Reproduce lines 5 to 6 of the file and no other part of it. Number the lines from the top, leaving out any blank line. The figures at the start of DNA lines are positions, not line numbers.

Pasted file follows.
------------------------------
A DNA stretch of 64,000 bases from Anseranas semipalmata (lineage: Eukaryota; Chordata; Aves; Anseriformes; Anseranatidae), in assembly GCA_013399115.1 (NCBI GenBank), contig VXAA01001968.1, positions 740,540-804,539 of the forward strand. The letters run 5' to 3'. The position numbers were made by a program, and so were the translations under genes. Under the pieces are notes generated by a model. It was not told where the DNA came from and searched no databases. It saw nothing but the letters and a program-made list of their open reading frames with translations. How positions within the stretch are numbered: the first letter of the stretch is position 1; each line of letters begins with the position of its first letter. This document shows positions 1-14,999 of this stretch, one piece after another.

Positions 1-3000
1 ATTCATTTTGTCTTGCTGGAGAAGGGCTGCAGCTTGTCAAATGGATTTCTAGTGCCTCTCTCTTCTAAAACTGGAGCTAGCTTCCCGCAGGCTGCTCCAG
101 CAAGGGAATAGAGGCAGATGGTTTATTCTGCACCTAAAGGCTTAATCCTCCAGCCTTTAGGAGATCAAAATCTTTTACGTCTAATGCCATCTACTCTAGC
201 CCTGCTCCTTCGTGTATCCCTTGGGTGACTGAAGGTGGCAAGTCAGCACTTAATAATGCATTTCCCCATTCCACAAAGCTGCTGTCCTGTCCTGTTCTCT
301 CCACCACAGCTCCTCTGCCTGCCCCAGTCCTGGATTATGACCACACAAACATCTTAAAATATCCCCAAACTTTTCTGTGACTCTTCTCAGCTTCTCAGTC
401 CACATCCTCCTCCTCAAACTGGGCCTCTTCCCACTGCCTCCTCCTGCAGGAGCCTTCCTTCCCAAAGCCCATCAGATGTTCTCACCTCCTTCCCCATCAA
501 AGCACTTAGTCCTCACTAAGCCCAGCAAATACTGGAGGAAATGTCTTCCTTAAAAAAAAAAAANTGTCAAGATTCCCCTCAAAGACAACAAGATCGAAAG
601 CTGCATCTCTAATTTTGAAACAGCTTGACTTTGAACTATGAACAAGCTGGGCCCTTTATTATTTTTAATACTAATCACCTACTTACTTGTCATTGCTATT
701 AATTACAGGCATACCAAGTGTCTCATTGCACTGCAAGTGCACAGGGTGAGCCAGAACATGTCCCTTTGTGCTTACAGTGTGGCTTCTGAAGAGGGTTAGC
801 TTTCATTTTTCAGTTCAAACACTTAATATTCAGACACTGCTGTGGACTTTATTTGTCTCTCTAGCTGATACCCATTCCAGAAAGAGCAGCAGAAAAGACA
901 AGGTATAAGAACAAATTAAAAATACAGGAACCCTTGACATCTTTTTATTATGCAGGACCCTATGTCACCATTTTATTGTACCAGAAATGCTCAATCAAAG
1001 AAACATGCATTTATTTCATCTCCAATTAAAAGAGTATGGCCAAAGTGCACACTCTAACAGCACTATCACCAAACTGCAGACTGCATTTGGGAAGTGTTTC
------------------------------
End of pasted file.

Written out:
201 CCTGCTCCTTCGTGTATCCCTTGGGTGACTGAAGGTGGCAAGTCAGCACTTAATAATGCATTTCCCCATTCCACAAAGCTGCTGTCCTGTCCTGTTCTCT
301 CCACCACAGCTCCTCTGCCTGCCCCAGTCCTGGATTATGACCACACAAACATCTTAAAATATCCCCAAACTTTTCTGTGACTCTTCTCAGCTTCTCAGTC